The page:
Since the Cairo Conference, we have increased our efforts to support governments and civil society around the world to put in place bold initiatives to delay marriage and pregnancy for girls. They have acted to ban harmful traditional practices. They wish to end the tragedy of child abuse and violence; they wish to prevent unwanted pregnancy and HIV infection. They have great and growing support-from educators, from religious leaders, and above all from women, whose voices are more and more heard when public policy is discussed.

The United Nations Population Fund works in partnership with communities, governments, non-governmental organizations, and private foundations. The projects vary, but most of them involve adolescents during the planning phase. They cover such issues as family life education, rights and responsibilities, life skills development and income generation, gender issues and the importance of equality and mutual respect. Many projects focus on helping girls improve their status in traditional communities. Some address the needs of adolescents in crisis situations, where there is an increased risk of sexual violence and abuse.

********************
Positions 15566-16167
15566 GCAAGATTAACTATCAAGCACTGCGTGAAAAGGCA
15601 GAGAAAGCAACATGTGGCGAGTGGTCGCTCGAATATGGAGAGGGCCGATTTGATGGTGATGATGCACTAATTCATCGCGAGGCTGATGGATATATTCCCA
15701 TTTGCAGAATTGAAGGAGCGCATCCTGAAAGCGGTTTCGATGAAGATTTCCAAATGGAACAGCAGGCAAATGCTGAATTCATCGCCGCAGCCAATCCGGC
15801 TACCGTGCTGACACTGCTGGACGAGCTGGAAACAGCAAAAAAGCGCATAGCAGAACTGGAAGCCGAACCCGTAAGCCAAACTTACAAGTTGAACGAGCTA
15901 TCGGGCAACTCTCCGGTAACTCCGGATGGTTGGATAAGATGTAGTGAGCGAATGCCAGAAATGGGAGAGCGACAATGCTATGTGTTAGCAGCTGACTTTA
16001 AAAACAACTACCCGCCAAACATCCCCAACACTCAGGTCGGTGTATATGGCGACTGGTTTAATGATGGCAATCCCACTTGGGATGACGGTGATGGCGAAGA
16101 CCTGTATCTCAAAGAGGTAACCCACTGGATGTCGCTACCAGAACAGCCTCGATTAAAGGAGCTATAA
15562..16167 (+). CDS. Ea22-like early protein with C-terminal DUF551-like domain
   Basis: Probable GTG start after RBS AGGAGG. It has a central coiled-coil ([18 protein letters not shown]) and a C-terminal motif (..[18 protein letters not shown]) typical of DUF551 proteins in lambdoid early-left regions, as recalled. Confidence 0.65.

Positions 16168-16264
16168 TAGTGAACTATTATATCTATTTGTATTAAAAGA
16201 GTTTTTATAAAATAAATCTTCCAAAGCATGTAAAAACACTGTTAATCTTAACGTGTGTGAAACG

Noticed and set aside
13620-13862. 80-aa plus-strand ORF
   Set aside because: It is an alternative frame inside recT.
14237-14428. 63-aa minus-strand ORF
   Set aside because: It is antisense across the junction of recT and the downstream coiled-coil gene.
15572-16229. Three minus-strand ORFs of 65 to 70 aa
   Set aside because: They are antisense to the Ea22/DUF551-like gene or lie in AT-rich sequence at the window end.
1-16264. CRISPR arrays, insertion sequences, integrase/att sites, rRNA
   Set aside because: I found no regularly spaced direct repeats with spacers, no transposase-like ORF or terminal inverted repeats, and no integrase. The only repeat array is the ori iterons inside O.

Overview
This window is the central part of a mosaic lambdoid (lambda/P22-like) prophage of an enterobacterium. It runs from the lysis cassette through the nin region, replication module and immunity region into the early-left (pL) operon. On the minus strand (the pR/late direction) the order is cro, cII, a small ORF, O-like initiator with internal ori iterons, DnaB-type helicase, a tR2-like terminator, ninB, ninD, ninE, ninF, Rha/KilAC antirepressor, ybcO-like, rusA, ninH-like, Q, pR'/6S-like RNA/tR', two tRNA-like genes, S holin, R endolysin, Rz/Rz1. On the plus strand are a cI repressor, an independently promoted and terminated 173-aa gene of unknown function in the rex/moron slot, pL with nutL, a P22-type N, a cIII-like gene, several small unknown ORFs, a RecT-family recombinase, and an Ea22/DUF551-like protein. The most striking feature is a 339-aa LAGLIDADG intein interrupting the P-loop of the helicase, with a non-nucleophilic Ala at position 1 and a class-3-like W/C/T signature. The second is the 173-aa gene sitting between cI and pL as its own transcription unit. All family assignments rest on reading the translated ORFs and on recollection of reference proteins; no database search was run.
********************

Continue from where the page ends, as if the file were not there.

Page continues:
The programmes we fund have been approved by the governments themselves and they all help teenagers to protect themselves and their future-to stay in school, to communicate better with each other and with their parents and the adults around them, and to learn the life skills they need to lead a productive and dignified life and to succeed. The Reproductive Health Initiative in Asia, which is a joint partnership with the European Union and European and local NGOs, has created innovative programmes through theatre, families, radio, and religious institutions that provide young people with life-saving information, skills and services. The United Nations Foundation has provided funds to improve the reproductive health of adolescents in Bangladesh, Benin, Mozambique, Jordan, Haiti, Nicaragua, Ecuador and other countries. The African Youth Alliance, a creative partnership with government, non-governmental organizations and the Bill and Melinda Gates Foundation, is currently working to improve adolescent reproductive health and reduce the spread of HIV/AIDS in Botswana, Ghana, Tanzania and Uganda.